These include, but are not limited to all communal systems with a centralised plant, systems that provide combined services (e.g. HVAC systems) and complex passive ventilation systems.

Connection during handover not possible - KBCN1319

Where it is not possible for occupants to have access to broadband, telecommunications, TV or data services, when moving in, due to unavoidable delays, temporary measures need to be taken to ensure occupants are given temporary access until full connection is available (e.g. via dongles). This needs to be agreed between the developer, network infrastructure provider and internet service provider where applicable.

Construction inspections and record evidence for homes - KBCN1284

For design stage, something like a clear policy and commitment should be acceptable as long as it shows that it will cover the scope of checks in the inspections and completion issue and any other relevant criteria. For post-construction stage, it is appreciated that although evidence should be thorough, too much detail may not always be helpful or feasible. Evidence does not need to show every detailed check made but it does need to show that these checks have been made for every assessed home. The purpose of the minimum requirements for 'construction inspections' and 'construction record' is to ensure consumers can trust HQM-certified homes have been built and finished to a high standard, which is essential to the value of HQM. With this in mind, a sample should be acceptable to show the detailed checks carried out for the construction record criteria as long as evidence also shows that the same checks are being made for every single home being assessed (this could be in a more summarised format). In particular, occupants need to have access to the full construction records for their own particular home if they want it and evidence needs to show that all homes have been checked to the extent required for the construction inspections minimum requirement (see relevant criteria in the manual). In general, we try to make evidence requirements flexible and not overly prescriptive wherever possible, particularly for issues with new content like this one. This is to avoid the unnecessary generation of evidence for the sole purpose of HQM and to recognise existing evidence sources that are available, which can be provided in various formats. As the assessor, you need to be satisfied that the evidence supplied sufficiently demonstrates that the aims of these criteria are being met. The format of evidence is flexible as long as it clearly demonstrates the outcome for each criterion is being met in practice.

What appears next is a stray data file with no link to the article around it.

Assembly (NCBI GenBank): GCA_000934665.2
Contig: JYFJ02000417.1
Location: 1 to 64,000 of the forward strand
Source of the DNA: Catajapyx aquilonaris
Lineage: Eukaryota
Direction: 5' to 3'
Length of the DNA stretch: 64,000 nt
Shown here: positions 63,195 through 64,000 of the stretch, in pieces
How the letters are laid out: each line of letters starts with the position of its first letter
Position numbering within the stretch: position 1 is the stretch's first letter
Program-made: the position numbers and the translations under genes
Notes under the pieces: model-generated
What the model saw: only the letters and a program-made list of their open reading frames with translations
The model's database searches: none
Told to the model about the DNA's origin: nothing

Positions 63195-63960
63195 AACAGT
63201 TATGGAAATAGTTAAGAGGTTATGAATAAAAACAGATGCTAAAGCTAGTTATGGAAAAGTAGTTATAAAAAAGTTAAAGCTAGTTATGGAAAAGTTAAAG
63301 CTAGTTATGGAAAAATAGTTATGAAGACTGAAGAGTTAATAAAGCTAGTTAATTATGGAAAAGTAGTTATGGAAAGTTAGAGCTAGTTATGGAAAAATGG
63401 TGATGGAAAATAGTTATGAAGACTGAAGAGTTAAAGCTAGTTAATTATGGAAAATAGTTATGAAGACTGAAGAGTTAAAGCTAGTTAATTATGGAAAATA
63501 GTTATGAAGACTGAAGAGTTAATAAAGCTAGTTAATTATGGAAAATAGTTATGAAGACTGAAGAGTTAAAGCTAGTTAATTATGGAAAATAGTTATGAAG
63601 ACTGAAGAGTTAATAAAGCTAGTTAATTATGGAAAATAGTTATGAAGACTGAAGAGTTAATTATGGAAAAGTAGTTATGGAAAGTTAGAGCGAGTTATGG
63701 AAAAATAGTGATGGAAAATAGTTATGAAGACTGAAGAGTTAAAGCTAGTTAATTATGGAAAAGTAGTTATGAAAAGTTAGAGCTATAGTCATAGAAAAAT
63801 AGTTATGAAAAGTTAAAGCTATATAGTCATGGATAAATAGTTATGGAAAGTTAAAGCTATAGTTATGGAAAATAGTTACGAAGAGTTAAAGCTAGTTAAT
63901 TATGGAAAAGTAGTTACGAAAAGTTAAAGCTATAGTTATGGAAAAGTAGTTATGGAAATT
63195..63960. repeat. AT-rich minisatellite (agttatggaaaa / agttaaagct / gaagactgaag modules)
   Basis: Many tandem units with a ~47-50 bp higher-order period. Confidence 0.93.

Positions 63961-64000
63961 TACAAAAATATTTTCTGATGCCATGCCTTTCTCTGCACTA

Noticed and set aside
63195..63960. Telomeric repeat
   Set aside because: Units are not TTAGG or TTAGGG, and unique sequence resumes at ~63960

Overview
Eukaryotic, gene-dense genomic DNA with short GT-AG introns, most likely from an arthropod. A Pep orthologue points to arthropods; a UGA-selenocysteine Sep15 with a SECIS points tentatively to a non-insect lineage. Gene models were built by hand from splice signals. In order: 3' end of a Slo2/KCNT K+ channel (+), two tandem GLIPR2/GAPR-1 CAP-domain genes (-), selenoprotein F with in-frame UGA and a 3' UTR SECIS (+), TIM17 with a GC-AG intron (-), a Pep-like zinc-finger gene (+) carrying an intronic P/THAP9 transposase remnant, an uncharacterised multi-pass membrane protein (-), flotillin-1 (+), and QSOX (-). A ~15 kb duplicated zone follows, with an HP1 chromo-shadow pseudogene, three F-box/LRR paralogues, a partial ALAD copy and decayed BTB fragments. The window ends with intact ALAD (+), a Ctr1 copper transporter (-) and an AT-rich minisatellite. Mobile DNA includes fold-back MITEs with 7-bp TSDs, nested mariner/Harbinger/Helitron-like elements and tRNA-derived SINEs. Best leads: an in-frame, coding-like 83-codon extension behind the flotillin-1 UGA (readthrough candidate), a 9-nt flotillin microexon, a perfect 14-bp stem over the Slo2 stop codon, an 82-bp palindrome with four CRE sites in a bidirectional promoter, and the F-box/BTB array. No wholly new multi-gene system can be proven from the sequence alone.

Erratum-03 Post-construction testing - KBCN1583

There is an error in the manual in table 55. Where it states the testing method is 'airtightness testing', the requirement is incorrect, it should not state 'crit 4' but 'crit 6' instead.

Erratum-HQM Charter - KBCN1608

The following text was included in the HQM ONE manual in error: The HQM charter and details regarding the support and assurances provided as part of this, including what to do if the charter is breached. The above is not required.  

Evidence for ’04 Detailed monitoring and reporting’ at design stage - KBCN1232

The evidence requirements associated with ‘04 Detailed monitoring and reporting’ for Design Stage in both the 'Construction Water and Energy Use' are incorrectly formatted and should appear in the Post-Construction Stage column. For design stage evidence requirements, please refer to KBCN1231 'Design Stage evidence requirements when a contractor has not been appointed'

Flexible handover visit - KBCN1322

Where appropriate, for the purposes of handover visits, it is acceptable to provide handover visits by offering demonstrations to groups of occupants per dwelling type, including showing a video, as long as a Q&A session is conducted in person afterwards, or similar.

Gardens finished - KBCN1328